The above photos are both turkey tracks- the left is Hawaii, the right is Oklahoma. Though one landscape is forged by volcanic activity, and the other long extinct shallow seas, these two landscapes share strong connection in our family, and we continue cultivating relationship with the land wherever we travel, in appreciation of place. In this most recent visit, our family spent some time exploring geological features on Lanai, and felt spiritual energy in the landscape. Connection to place is strong, and rooting into a place by acknowledging the land and its vitality grounds a person in any “terra firma” they might encounter. We are all of this earth and will return to the soil again when this life is over. In Hawaii, aloha ʻāina embodies relationship to land. Appreciation and respect of place is good stewardship in relationship, both with the land and the people that live there. Our family spent a morning visiting Keahiakawelo, and shared great reverence for these unique formations of stone and sand. Everything in Hawaii has a story of origin which weaves all parts of these islands together. In taking time to hear some of these stories, tourists can better respect and cultivate awareness of their relationship with place- Mahalo!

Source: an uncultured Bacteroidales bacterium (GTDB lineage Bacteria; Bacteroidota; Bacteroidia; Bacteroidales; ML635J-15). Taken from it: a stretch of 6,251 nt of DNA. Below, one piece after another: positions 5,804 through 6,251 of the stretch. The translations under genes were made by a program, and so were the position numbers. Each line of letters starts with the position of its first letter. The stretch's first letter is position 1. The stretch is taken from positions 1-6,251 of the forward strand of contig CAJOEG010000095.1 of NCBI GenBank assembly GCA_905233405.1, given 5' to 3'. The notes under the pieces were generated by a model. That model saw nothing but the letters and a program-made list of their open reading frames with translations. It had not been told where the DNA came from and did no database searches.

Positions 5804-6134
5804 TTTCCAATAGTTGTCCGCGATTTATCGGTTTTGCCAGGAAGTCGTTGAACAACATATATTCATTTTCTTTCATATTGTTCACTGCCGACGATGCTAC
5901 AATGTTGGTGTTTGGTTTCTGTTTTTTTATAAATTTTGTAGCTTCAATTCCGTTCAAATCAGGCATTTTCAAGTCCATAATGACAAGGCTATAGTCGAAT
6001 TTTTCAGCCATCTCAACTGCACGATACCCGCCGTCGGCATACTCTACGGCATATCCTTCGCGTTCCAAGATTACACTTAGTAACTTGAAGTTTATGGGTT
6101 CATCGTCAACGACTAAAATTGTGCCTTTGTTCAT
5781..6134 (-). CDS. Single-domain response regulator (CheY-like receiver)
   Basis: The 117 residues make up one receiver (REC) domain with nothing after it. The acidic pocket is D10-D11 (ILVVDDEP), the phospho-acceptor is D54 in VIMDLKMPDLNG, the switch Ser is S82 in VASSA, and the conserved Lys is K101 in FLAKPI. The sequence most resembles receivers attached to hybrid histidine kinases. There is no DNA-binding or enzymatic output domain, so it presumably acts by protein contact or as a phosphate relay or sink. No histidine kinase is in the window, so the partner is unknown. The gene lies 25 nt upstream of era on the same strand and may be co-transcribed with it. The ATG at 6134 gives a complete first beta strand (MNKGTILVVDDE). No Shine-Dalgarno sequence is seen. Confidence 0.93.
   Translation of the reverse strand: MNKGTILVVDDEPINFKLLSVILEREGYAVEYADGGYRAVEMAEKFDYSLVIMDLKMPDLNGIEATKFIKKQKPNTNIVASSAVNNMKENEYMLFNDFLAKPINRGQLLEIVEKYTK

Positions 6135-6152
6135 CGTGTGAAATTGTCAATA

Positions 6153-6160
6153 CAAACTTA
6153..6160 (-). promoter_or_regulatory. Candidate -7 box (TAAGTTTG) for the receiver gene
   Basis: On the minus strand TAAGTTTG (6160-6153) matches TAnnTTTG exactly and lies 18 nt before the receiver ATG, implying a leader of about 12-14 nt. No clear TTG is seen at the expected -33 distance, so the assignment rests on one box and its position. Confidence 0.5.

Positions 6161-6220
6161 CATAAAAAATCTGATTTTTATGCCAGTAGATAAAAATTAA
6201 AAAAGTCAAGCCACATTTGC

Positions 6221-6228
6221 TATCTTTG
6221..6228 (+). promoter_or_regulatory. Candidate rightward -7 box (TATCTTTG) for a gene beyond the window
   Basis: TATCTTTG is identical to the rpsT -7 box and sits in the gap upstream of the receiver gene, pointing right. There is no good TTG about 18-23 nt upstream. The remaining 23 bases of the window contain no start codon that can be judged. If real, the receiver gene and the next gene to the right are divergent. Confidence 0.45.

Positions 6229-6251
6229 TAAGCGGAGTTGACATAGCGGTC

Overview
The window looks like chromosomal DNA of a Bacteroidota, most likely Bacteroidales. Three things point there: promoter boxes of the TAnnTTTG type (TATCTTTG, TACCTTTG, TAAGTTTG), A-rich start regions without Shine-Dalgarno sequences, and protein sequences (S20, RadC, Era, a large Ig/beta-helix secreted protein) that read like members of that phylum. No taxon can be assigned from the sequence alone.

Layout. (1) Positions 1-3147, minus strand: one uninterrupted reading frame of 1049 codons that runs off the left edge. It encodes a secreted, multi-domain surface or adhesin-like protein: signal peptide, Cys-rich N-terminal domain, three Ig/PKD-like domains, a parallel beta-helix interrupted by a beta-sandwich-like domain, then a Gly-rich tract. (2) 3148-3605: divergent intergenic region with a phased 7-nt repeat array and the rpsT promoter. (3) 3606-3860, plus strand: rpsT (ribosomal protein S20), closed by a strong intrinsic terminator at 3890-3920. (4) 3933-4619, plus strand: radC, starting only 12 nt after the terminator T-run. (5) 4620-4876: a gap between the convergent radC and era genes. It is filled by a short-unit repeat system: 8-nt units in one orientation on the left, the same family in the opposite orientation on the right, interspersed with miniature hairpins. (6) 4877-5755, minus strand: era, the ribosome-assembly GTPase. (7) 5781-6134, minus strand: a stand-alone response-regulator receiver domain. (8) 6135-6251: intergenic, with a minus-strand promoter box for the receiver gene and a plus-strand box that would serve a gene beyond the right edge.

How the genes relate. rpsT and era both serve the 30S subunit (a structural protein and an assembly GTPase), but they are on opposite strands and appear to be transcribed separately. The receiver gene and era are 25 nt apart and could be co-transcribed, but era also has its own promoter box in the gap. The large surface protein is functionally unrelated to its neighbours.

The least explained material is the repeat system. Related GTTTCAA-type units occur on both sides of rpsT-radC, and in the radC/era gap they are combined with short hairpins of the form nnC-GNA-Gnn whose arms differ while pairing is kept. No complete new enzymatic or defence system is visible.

On our adventure in these amazing islands, we also spent a lot of time in the warm waters of The Pacific Ocean. Taking to the waves and minding shifting currants and stray jelly fish found us awash in color and light beneath the water’s surface. So much life exists where humans cannot live, and our ears could hear the crackling of active life beneath the waves. In Honolulu on Waikiki Beach, viability and vibrancy was scarce, though there was an abundant of juvenile sea life and some unique characters such as a snow flake eel, green turtles, and a few brittle sea stars. My partner brought along an underwater case for his camera and managed to capture some images from the ocean. You’ll notice a marked difference between the snorkeling on Oahu, and Hulopo’e Bay on Lanai. Every morning we took to the waters first thing, giving thanks for the beauty and all life in these sacred places.

Waikiki Snorkeling

Lanai Snorkeling